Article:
Opinion » Alta States

Alta States

Me and a pika and Arthur De Jong A sunset walk in the alpine



Page 2 of 4

But things have changed. I'm damaged goods. The weak link. The guy you have to keep an eye on now to make sure he stays out of trouble. Still, it's a foreign feeling for me. And I'm not yet entirely comfortable in that role.

But what can I expect? I've been out of the mountains for an interminable five months. And it's been tough as hell. Babying my new bionic knee, holding back on the hard stuff, and hoping that all my aches and pains will magically disappear with time (and no, I don't believe in Santa Claus or the Easter Bunny). Still, I want to believe this isn't the end of my mountain adventures. That there are still a bunch of years left before I have to hang-up my hiking boots and backpack.

Hence this late afternoon walk-and-talk session. "We should really get going," repeats Arthur. And then he takes off. I have to scamper to keep up to his giant steps. Clearly, this is a man used to ranging in the high country. And I can only chuckle at his energy.

To be honest, I don't really know how I'll fare on the hike. Happy to be back in vertical terrain, no question. Happy to be spending a little quality time with Arthur, for sure. But confident in my abilities? Somehow, no. I feel like I am still in the process of learning to walk again (on a number of fronts). Silently, I mouth a little mantra to myself. I just hope I won't stumble and lose face up there...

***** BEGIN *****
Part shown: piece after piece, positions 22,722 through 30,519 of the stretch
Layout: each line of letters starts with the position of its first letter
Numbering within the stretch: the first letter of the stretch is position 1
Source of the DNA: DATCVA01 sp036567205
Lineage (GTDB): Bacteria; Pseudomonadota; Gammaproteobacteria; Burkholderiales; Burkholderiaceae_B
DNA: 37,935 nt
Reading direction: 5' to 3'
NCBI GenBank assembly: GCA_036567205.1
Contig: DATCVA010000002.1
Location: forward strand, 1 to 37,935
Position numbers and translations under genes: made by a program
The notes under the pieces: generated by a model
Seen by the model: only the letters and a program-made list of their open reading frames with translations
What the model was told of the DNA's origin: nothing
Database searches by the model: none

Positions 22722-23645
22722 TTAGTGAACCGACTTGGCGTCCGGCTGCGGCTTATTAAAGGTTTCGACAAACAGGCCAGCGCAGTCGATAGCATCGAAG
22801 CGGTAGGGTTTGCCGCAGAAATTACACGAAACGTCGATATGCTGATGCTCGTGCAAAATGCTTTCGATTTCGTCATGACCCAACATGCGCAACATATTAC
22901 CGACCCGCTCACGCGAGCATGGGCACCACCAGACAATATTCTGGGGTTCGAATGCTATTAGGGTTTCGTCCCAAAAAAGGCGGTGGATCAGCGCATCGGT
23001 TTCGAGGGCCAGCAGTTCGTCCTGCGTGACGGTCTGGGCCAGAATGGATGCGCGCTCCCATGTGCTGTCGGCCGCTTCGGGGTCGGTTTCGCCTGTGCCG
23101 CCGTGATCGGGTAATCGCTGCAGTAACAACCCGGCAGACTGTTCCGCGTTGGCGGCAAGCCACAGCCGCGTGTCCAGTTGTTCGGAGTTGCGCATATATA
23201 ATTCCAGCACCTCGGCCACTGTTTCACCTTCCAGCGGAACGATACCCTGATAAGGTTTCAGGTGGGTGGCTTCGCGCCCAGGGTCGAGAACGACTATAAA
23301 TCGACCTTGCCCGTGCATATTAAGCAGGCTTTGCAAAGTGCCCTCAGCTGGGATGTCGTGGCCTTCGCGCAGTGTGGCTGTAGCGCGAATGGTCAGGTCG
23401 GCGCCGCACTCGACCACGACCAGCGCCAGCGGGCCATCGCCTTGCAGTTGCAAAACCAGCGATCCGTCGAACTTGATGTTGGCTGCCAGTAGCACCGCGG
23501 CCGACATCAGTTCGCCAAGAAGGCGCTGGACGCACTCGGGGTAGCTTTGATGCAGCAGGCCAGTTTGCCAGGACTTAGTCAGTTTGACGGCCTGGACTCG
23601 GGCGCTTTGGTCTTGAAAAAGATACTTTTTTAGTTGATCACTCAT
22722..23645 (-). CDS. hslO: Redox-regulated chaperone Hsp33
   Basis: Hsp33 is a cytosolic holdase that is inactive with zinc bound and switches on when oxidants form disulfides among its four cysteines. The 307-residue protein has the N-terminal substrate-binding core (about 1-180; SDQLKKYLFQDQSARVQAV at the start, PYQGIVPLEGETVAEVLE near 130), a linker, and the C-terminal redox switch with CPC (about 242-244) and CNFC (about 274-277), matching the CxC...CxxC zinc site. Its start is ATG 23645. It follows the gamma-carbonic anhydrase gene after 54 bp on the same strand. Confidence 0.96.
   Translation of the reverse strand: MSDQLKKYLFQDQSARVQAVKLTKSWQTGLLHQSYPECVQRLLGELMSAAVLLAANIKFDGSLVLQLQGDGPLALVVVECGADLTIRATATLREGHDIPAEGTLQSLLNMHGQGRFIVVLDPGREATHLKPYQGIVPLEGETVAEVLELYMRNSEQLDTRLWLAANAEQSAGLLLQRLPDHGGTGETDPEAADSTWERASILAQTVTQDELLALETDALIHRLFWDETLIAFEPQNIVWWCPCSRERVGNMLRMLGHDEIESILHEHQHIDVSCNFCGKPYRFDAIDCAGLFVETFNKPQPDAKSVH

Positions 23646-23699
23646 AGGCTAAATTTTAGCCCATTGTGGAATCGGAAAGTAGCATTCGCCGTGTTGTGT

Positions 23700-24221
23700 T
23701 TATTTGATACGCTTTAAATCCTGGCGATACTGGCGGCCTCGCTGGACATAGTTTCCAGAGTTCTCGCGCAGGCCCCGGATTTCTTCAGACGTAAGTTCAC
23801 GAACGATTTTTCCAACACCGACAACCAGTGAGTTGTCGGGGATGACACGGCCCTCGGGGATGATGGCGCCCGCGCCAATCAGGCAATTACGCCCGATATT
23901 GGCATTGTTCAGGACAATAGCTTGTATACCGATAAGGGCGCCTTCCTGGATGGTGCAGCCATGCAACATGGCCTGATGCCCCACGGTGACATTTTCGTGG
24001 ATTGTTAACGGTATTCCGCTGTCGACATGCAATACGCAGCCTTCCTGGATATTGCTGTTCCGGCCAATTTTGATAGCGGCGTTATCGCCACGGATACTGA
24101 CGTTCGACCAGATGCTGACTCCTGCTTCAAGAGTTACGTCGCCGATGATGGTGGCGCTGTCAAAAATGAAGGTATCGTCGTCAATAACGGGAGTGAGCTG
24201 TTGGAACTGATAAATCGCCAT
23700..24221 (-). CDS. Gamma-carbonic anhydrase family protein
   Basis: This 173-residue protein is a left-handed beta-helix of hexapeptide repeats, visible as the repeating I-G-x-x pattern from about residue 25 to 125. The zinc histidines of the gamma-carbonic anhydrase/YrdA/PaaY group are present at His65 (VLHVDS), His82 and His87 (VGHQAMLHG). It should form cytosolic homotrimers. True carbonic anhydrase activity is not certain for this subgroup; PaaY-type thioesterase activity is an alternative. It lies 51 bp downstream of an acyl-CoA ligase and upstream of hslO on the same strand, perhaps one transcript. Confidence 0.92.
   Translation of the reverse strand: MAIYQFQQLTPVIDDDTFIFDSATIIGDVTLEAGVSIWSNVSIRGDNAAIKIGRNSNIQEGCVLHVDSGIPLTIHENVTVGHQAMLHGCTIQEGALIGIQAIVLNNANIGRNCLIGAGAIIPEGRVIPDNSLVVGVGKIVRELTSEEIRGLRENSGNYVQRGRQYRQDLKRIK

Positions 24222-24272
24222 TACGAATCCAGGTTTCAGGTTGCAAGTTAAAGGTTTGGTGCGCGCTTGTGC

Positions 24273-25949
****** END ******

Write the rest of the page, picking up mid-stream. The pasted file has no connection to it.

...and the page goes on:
There are few people living in this valley who embody "Whistler style" as well as Arthur De Jong does. When it comes to leading both the community and his WB bosses into the post-industrial age, he has no equal. "Don't think it's easy," he warns. "Because it's not. It's both a blessing and a curse..."

It can also get complicated. How do you square helping an American-owned corporation raise shareholder value, for instance, while trying to keep it environmentally honest? Easy, he says, you focus on changing what you can change. "The sweet spot in mountain design is where conservation and economics overlap," he's told me time and time again. "Really - it's all about celebrating the true value of your surroundings..."